Zach Gotlieb | May 2nd, 2020
The Pittsburgh Steelers had an underwhelming 2019 campaign, headlined by injuries, most importantly to their quarterback Ben Roethlisberger. With the rise of the Baltimore Ravens in their division, the Steelers needed to retool this offseason. They picked up Stefen Wisniewski to help bolster the line and Eric Ebron to give Big Ben another weapon to throw to. Going into the draft, there were still holes at several positions. Trouble is, they were hamstrung by only having six picks in the draft, which includes no first-round pick. Identifying their most significant needs and addressing them was imperative. Let’s see how they did.
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Round 2, Pick 49: Chase Claypool, WR, Notre Dame
With the first pick in their draft, the Steelers chose to give Roethlisberger a big weapon to play opposite JuJu Smith-Schuster. Not often are you going to find a receiver who stands at 6’4″ and runs a 4.42. He has elite size and speed with excellent hands, particularly in contested catch situations. People have drawn comparisons to Calvin Johnson. He doesn’t have anywhere near the skill level. However, you can definitely see the comparisons between the two in skillset and build. He’ll be an excellent complement to Smith-Schuster and find a potential starting role right away.
Round 3, Pick 102: Alex Highsmith, LB, Charlotte
Highsmith is an impressive athlete. He can rush the passer and drop into coverage. He lacks some bend, but he can definitely get to the quarterback. It remains to be seen what the jump from FCS competition to NFL competition will look like. Still, he comes in with some really good tools and good mentors in T.J. Watt, and Bud Dupree. He’s not going to be a starter day one, but he should be a rotational player with Dupree and Watt.
For a full scouting report on Highsmith, click here.
Round 4, Pick 124: Anthony McFarland, RB, Maryland
James Connor is a good running back. He’s got a lot of talent. That said, he lacks durability and a skill that makes him “great.” That’s not a bad thing, but getting him a running mate is a big deal, and McFarland would be a very good running mate. McFarland has also been hampered by injuries, but splitting carries should lighten the load and lower the risk for both guys. McFarland has good hands out of the backfield and a home run hitting threat.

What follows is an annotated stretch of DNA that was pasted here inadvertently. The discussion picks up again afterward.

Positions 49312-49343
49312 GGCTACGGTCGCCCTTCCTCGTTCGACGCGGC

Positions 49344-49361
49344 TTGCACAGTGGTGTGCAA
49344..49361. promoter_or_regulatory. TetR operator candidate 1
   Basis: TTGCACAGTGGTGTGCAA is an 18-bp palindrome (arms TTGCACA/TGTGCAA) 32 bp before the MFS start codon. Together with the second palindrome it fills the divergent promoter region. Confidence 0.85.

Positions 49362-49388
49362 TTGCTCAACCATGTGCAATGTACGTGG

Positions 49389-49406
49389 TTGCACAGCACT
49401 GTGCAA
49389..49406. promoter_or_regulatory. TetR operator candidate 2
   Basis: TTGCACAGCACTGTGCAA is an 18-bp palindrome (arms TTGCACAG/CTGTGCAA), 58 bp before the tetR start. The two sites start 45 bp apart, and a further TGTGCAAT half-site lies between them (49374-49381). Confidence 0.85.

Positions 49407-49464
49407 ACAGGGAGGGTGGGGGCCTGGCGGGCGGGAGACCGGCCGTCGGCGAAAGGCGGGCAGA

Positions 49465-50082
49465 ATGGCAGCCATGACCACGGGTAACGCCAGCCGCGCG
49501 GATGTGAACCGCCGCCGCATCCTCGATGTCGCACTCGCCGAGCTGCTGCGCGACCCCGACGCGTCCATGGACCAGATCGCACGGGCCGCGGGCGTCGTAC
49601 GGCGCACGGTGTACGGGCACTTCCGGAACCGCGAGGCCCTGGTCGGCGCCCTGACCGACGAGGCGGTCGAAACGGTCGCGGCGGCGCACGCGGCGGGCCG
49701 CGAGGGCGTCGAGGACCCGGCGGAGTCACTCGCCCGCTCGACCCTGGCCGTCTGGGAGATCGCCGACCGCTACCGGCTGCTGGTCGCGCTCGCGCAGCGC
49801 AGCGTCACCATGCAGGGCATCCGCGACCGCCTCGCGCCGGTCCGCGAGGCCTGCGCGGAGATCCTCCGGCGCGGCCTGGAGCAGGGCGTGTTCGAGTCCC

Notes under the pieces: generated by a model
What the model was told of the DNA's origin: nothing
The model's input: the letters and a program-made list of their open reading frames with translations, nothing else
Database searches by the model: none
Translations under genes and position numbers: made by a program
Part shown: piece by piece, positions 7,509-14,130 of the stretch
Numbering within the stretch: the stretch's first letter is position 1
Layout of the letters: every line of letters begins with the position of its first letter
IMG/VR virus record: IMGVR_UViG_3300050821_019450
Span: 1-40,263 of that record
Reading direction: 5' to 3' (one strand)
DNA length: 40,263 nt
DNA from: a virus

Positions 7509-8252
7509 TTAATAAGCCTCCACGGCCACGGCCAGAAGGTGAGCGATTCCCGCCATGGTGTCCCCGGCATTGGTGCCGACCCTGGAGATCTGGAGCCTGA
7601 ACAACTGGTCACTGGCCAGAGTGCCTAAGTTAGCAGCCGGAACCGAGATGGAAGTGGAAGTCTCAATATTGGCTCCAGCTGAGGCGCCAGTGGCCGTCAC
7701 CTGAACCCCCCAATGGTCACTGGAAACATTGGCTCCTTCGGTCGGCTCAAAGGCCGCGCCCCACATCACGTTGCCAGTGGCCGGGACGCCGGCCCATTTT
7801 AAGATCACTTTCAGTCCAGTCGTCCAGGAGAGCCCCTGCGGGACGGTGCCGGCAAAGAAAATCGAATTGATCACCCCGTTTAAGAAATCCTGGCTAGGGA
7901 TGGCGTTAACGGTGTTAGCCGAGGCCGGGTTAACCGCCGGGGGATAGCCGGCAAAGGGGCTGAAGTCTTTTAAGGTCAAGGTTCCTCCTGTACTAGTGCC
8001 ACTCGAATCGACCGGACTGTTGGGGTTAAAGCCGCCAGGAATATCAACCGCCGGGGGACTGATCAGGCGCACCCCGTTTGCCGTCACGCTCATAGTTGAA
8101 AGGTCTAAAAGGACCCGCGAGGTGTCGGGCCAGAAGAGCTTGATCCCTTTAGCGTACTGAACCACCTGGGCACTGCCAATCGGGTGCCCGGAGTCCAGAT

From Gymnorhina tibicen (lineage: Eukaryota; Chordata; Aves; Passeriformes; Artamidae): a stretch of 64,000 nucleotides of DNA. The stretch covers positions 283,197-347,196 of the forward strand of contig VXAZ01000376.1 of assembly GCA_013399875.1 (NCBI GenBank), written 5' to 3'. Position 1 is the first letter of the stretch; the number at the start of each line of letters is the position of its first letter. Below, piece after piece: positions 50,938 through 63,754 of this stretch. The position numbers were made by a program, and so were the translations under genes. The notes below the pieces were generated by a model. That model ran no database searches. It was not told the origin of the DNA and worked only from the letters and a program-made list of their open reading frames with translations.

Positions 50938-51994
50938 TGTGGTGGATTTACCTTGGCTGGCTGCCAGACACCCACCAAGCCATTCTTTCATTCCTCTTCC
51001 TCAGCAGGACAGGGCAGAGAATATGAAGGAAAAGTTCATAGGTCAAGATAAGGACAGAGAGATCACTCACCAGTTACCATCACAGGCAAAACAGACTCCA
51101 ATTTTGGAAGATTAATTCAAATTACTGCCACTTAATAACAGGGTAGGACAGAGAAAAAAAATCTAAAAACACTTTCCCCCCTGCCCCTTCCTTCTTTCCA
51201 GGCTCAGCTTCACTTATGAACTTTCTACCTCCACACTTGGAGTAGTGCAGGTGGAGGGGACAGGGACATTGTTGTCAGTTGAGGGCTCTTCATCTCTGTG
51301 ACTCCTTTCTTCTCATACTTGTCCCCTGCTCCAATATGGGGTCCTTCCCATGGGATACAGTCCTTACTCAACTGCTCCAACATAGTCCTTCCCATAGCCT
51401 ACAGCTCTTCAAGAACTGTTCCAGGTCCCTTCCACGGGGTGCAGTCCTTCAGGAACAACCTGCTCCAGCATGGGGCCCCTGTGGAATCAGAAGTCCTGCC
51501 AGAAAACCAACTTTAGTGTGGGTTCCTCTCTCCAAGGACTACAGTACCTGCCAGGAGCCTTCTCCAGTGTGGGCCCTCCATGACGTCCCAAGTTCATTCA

Round 4, Pick 134: Kevin Dotson, OG, Louisiana Lafayette
With the signing of Wisniewski, that figures to set the interior line starting lineup, at least for week one. That said, all three starters on the interior are 30 or 31, which means that starting to look for younger pieces to eventually succeed their veterans three is a must. Dotson is a big-bodied guard at 6’4″ 310. He’s got an excellent anchor but struggles with lateral movement as to be expected for someone his size. He’s a guy that could really take advantage of working with veterans that have had successful careers and growing behind them. Eventually, I could see him moving into a starting role.
Round 6, Pick 198: Antoine Brooks Jr., S, Maryland
Brooks is a fun player to watch. He’s a bigger-bodied safety that could also mix as a safety/linebacker hybrid. He’s decent in coverage and excels while in-the-box. Finding a running mate to hold down the defensive backfield with Minkah Fitzpatrick was a need. Brooks’ ability to play deep and in the box could make him an exciting player to watch. He has a chance to compete for a starting spot this year.
Round 7, Pick 232: Carlos Davis, DT, Nebraska
The seventh-round is for guys that you’re just willing to take a flyer on. Davis possesses NFL size and has some explosive plays. But he doesn’t have the speed or leverage you’d like to see out of a guy with his size in the middle. He’s got tools you could potentially work with, but I don’t see much of a role for him on this defensive line.
Overall, the Steelers were hamstrung by not having a ton of picks to work with only one pick in the top 100. Despite that, they used their picks to their advantage and gained players that could find some sort of role for themselves on the team. Picking Brooks in the sixth round could turn out to be an excellent value pick as he could find himself competing for the starting safety job. It’s hard with a seventh-round pick, but Carlos Davis was their worst pick. Everywhere else, they found role players, and Davis seems to be a practice squad player at best. Overall, this was a productive draft for the Steel City.
Overall Grade: B+
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